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Wednesday, May 25, 2016

“Innovation is important but it can’t come at the price of a reduction in social equity." Let this be the new mantra.

Meet the Montrealer who gave Uber a jolt

Alexandre Taillefer, an entrepreneur who doesn’t fit the mould, sees his just-launched fleet of electric taxis as a new model for the industry.

MONTREAL—Alexandre Taillefer’s father taught him to read a newspaper upside down at the age of 5. It seemed no more than a game at the time, certainly less practical than the lessons that soon followed in how to play the stock market. But it taught him to look at things differently, an ability that helped make him a rich man.
As with so many of Quebec’s public figures, Taillefer’s high profile is largely restricted to the province. But that could soon change. He’s the Quebec poster boy for the battle against Uber, a crusade he plans to bring to Toronto next year.
A grey-bearded 43-year-old with black-rimmed glasses, the self-described “deal junkie” has been a bit of a boy wonder in the Quebec business world since 1993, when, at the age of 21, he founded a website design firm that would take his personal wealth to almost $100 million.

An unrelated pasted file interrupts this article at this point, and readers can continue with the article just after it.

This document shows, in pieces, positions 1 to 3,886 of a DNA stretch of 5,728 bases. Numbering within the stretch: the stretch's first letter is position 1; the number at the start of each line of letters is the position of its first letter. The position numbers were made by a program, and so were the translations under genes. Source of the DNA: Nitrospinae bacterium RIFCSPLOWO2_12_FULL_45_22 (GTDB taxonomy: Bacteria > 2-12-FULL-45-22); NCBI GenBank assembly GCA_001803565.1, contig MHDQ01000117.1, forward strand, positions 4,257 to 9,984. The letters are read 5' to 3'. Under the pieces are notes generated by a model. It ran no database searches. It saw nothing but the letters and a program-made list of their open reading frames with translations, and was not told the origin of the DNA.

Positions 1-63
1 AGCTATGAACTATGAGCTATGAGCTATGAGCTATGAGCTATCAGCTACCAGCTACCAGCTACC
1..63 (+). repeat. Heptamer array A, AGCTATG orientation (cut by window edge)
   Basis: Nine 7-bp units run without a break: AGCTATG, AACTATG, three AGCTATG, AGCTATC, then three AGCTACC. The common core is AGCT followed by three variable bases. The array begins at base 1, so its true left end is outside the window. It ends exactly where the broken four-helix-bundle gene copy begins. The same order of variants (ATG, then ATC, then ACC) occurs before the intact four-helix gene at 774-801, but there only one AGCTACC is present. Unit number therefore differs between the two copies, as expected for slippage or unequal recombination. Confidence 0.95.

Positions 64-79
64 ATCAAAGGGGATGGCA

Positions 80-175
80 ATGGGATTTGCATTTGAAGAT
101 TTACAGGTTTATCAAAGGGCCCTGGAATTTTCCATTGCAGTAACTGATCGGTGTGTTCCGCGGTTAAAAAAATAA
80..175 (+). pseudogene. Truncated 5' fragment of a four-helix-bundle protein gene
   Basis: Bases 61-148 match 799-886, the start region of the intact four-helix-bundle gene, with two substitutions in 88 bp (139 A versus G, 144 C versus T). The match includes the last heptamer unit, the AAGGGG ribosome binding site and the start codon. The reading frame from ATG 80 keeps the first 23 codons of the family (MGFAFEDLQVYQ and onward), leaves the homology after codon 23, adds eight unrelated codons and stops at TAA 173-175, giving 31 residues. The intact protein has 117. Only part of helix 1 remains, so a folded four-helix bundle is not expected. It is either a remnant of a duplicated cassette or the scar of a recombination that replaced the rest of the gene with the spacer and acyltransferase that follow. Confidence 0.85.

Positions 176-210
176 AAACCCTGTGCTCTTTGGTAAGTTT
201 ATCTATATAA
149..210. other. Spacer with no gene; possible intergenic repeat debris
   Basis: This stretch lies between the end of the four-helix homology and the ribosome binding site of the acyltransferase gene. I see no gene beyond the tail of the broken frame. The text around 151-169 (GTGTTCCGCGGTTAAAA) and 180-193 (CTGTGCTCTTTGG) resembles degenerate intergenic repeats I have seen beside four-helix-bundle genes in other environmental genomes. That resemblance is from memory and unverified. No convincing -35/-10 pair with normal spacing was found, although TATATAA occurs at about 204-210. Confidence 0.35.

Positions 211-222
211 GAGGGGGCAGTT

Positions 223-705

He surfed the highs and lows of the dot-com bubble and emerged as managing partner of his latest creation, a private equity investment company called XPND Capital. Recently, he was shaken by the death of his young son, a personal tragedy that tempered his well-known joie de vivre and fuelled a desire for a meaningful legacy.
“My objective is not to become a billionaire,” he says in an interview at his Ste-Catherine St. office in downtown Montreal. “My objective is to work on projects that will improve society, that will make people happier. That’s my big motto.”

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